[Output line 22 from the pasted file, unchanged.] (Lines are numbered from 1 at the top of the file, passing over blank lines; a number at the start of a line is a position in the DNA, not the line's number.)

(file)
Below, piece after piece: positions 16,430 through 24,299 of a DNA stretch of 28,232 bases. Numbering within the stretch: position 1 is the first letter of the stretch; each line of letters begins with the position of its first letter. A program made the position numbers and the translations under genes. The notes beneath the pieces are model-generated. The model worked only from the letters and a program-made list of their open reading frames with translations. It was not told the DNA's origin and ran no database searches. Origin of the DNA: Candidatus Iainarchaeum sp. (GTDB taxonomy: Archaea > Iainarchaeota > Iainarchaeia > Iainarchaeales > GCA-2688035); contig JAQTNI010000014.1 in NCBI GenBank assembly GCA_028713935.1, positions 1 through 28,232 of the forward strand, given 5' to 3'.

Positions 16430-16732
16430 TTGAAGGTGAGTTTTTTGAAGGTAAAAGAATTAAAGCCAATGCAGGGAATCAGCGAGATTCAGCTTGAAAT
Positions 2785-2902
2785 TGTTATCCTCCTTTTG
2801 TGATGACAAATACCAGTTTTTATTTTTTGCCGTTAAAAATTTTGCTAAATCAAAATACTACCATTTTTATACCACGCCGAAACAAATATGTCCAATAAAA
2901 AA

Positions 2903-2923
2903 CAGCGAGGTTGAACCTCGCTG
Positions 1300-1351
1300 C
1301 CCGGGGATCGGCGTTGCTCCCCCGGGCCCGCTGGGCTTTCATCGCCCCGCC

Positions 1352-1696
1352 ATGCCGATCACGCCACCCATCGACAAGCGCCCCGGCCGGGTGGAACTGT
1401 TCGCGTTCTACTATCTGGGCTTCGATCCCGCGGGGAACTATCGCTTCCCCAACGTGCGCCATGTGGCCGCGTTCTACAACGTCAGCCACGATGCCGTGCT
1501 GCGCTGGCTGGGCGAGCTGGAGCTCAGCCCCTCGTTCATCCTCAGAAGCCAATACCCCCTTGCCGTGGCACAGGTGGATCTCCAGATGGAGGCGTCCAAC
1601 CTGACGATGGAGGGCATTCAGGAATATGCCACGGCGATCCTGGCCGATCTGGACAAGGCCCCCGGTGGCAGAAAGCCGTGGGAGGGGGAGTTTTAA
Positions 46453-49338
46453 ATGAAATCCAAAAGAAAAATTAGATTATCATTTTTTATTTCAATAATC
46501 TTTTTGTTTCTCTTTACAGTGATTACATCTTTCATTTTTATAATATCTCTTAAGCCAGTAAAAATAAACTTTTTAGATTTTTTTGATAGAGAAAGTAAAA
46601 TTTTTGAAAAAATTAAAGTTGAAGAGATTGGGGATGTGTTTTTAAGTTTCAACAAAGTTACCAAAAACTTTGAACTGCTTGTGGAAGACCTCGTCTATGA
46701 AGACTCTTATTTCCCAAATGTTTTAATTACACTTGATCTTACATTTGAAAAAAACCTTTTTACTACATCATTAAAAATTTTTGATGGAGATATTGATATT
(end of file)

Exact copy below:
46701 AGACTCTTATTTCCCAAATGTTTTAATTACACTTGATCTTACATTTGAAAAAAACCTTTTTACTACATCATTAAAAATTTTTGATGGAGATATTGATATT